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he's aed us to investigate, and we will. and to me it's very reasonable to ask the f.b.i. and the department of justice, did you ever seek a warrant? was a warrant obtained from any court anywhere about the trump ampaign? if the answer is no, then we'll know that didn't happen. if the answer is yes, that would be pretty stunning to me because they would have to have probable cause. i don't know what the answer is, but i know it's the right question to ask. the second thing, we met with the director, i think, on march 8 and we said, senator whitehouse and myself, we want to know if there is a kremlin investigation of the trump campaign and ties to russia because we are about to launch an investigation into all things russia regarding the 2016 lection. i don't want to compromise your investigation. i don't want to get in the way of your investigation, but the congress is proceeding fairly blindly here. i think we would all be better off as a body if we knew that there was an investigation or not. there's not one, we'll take that
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into consideration about how we might do things differently. if there is one we don't want to run afoul of it. i don't think that is an unfair thing to ask. we gave the director until today to answer that question. and all i can say is i still don't have the answers to those questions. i like the director at the f.b.i., comey. i think he's a fine man. the department of justice has responsibility here too. i just want to let the american eople know that this subcommittee with support of the chairman and the ranking member of the committee to get an answer whether the trump campaign was surveiled, was a warrant ever requested, was there one issued and i hope to be able to answer a question, is there an active investigation on the criminal side of the trump campaign regarding ties to ussia. director of national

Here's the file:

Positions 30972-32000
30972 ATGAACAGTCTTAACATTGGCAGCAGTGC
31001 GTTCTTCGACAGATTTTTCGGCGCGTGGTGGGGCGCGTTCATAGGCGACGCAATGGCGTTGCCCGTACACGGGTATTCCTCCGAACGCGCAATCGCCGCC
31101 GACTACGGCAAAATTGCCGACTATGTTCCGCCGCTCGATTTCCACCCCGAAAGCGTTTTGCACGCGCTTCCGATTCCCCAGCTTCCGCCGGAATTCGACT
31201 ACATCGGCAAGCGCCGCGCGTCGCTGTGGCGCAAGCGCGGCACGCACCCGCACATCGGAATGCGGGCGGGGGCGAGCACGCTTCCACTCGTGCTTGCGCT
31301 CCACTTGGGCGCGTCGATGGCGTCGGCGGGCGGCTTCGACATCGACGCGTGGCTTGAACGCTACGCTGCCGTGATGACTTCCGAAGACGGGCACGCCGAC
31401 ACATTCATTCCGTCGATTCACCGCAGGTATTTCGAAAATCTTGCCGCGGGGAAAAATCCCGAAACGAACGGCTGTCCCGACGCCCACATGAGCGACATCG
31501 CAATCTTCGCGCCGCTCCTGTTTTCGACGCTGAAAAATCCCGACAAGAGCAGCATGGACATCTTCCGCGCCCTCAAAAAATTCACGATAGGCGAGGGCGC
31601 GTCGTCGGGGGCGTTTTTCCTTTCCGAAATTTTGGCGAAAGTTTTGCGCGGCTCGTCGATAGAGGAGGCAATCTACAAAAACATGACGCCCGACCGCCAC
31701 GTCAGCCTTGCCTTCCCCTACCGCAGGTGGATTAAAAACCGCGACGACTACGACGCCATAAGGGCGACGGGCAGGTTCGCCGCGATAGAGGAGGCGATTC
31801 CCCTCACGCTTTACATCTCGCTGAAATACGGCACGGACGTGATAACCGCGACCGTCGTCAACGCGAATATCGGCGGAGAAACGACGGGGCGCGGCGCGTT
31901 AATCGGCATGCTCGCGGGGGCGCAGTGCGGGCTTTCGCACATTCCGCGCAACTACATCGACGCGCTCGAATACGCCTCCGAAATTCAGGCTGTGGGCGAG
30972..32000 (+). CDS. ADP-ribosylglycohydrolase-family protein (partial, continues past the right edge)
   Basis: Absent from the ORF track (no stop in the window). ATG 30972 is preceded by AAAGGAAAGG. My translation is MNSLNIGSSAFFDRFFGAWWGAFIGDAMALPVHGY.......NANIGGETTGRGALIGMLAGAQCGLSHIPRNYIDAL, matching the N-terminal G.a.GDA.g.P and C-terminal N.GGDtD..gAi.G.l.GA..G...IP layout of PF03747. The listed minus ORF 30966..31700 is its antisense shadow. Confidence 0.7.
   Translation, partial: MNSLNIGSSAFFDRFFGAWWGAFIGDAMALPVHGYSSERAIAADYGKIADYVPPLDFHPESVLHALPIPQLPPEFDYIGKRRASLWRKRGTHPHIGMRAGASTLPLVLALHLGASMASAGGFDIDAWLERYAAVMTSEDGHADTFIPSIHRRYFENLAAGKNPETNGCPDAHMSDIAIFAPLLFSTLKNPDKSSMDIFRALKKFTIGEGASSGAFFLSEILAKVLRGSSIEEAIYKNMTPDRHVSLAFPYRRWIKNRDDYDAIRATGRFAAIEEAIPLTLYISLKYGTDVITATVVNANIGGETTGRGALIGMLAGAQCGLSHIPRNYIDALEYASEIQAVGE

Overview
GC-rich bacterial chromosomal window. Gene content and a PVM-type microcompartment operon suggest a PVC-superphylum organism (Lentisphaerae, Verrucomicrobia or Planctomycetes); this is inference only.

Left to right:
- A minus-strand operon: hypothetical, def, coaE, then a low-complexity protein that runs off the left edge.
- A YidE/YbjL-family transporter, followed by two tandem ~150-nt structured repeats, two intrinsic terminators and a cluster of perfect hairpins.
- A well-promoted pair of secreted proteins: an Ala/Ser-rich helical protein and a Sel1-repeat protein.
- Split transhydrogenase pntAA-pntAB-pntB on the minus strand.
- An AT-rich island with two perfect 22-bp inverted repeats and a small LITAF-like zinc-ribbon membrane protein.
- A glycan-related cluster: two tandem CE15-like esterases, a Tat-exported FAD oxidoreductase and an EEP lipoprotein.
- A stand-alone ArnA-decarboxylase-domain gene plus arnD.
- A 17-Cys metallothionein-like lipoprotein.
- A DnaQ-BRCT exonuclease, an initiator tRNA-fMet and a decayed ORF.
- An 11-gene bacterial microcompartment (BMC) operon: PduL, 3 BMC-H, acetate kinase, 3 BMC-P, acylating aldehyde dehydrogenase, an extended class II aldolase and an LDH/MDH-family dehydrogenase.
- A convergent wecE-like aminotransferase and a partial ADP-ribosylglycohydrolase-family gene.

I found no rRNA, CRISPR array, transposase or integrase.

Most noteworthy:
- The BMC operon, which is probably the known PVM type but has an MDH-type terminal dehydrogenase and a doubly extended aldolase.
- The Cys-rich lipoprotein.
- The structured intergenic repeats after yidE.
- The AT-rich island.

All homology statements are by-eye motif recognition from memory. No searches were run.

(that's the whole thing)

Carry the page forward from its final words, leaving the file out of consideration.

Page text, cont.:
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intelligence clapper said he had no evidence of collaboration between the trump campaign and russia. but the best way to find out definitively is to have people in charge today with that responsibility to tell us. and we're going to get there. i don't know how we get there but we are going to get there together. we are going to do it as republicans and democrats. we have a ranking member and a chairman who support us. now, the hearing today is to explain to the american people what russia's up to. russian officials have been on television pretty fiercely in the last couple days saying that we, the congress, are demonizing he russian government. what i'm trying to explain to the american people that the russian government in putin's hands has been up to no good in a lot of places for a long time when it comes to breaking the back of democracy. what happened here, and i am convinced that the russians are involved in hacking into the d.n.c. and emails. it wasn't a 400-pound guy sitting on the bed. it was russian intelligence services. i am confident they gave it to wikileaks. and to my republican colleagues it could happen to us next. so my goal is to make a case that we're not demonizing